Hack's Crusade


Having said our farewells to Colonel David Hackworth, it's worth noting another cause the soldiers' advocate was always steamed about. He was a ceaseless activist on the issue of Agent Orange effects, and on the less-publicized effects of the herbicide Agent Blue. (This obit mentions Agent Blue exposure as a possible cause of Hack's own fatal illness.) He was also a firm believer in Gulf War Syndrome and a supporter of pro-GWS researchers—witness this exchange on the topic with Bill O'Reilly, wherein Hack tries and mostly fails to get a word in edgewise over the Scranton teddyboy's incessant chatter.

Reason's view of GWS has been decidedly different. In 1997, Michael Fumento defined the phenomenon as a variation on post-traumatic stress disorder. Here is an old page of GWS-related stuff. As I'm not a doctor and don't even play one on TV, I'm agnostic on this matter. If Hack was wrong on this point, the error came from his laudable instinct always to line up with the enlisted against the powerful.

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  1. The next round of BS will see Bush and the VA telling soldiers to go fuck themselves for claiming problems related to depleted uranium munition exposure.

  2. Depleted uranium is only dangerous when it hits you at high velocity.

  3. So, we’re whining because he died of cancer in his 70s?

    That’s nothing. Dihydrogen monoxide was a major component of his cancer cells and childhood exposure regularly causes death in people merely in their early 90s. The number of them who make it to 100 is vanishingly small, and there was a massive campaign by the government to introduce it into the water supplies of every community.

    Clearly, it’s a coverup.

    Or maybe people who divert medical funds for real problems into pipe dreams caused by their poor understanding of statistics are not praiseworthy but jackasses negating any good they might have done elsewhere. Just a thought.

  4. The next round of BS will see Bush and the VA telling soldiers to go fuck themselves for claiming problems related to depleted uranium munition exposure.

    If the science behind those claims is as weak as the science behind “Gulf War Syndrome”, scoffing will be in order.

  5. “So, we’re whining because he died of cancer in his 70s?”

    Who’s whining? I pointed out that he was a believer. Stop whining.

  6. The reason “depleted” uranium is called that is because it is composed of almost 100% U-238 (4.5 billion-year half-life) – anyone claiming hazardous radiation exposure from this material is trying to milk a credulous public that panics every time the “U-word” is mentioned.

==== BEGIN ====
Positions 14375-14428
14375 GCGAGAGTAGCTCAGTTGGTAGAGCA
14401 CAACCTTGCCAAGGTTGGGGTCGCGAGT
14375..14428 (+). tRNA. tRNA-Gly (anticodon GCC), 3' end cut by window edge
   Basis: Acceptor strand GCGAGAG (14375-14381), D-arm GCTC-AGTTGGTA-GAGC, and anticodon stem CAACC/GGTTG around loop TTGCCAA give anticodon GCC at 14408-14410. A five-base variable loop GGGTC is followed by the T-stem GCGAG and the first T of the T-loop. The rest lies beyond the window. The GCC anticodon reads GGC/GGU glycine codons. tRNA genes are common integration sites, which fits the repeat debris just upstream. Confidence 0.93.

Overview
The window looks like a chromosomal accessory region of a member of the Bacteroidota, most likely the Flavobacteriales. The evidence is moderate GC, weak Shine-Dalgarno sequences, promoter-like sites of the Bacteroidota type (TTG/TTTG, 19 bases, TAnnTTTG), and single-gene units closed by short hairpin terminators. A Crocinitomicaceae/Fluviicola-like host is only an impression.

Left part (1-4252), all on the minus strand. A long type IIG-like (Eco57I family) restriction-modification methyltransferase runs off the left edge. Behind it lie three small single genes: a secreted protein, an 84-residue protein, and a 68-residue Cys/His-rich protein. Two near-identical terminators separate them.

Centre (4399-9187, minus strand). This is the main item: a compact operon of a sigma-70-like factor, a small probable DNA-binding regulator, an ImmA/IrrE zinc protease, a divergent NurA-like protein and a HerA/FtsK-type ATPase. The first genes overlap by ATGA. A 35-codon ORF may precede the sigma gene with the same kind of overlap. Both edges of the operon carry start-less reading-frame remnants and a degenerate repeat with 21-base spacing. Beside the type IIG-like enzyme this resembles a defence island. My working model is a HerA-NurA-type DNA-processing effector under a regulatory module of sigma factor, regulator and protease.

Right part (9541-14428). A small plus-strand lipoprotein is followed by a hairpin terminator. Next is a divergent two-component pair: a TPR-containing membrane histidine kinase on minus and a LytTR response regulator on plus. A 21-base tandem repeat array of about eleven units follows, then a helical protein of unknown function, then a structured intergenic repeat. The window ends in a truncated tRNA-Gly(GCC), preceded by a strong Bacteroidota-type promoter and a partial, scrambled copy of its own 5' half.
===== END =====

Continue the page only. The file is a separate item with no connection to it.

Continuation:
Uranium is a highly toxic heavy metal that can cause serious health problems if inhaled as dust or handed directly without protective gloves or clothing. Since depleted-uranium sabots are fully encased in FSAPDS rounds, however I don’t see much risk to the operator unless he or she enters an impacted target immediately after the round has stuck it.

  7. Mark B,

    How about the people who live in the dusty town where a platoon of Iraqi vehicles took 10,000 rounds of DU from a couple of A-10s?

  8. I haven’t examined the data myself, so on the issue of Gulf War Syndrome I’m inclined to trust the findings of whichever statistician does the greatest number of different tests on the largest data set and has the fewest conflicts of interest.

    Sadly, I don’t know which statistician that is.

    But as I understand it, there’s nothing new about a war producing some people who are permanently scarred. Call it shell shock, call it Post Traumatic Stress Disorder, call it Gulf War Syndrome (GWS), call it whatever you want. It may very well be that something unique happened in Gulf War I that produced new problems (I’ll leave that one to the statisticians), but it could just as easily be that GWS is the latest manifestation of the same old problem.

    What I do know is that the guys who come home messed up by war deserve our respect, sympathy, gratitude, and appropriate support.

    I also know that there’s nothing heartless or uncaring about concluding that this is simply (and sadly) the latest manifestation of the same old problem. The true test of compassion is not whether we ignore statistics. It’s whether we ignore the needs of those who suffered on our behalf.

  9. There’s never a cause for telling soldiers and vets to f—- themselves, but nobody should receive compensation for DU exposure. I’ve written on the subject here:


  10. thoreau

    Gulf War Syndrome (GWS) is a physical condition or collection of physical conditions claimed to have come from various environmental or medical factors in Kuwait or Iraq. It has variously been attributed to burning oil wells and innoculations against germ warfare agents among other things.

    While the existence of Post Traumatic Stress Disorder is well-established and it is fairly clear that vets of all wars suffer from it at higher rates than people in the rest of the population, GWS might have a dodgier pedigree.

    I have no way of validating the statistics that have been offered, but I do believe that combat vets deserve a hearing when they complain of war related disabilities. I might have misgivings about the war but I respect the warriors.

  11. Witness this exchange on the topic with Bill O’Reilly…

    The GWS argument aside, O’Reilly ain’t worthy to sniff the jockstrap of Hackworthy. Now the Hack is gone, and O’Lie-lly babbles on. Guess I picked the wrong planet for justice…

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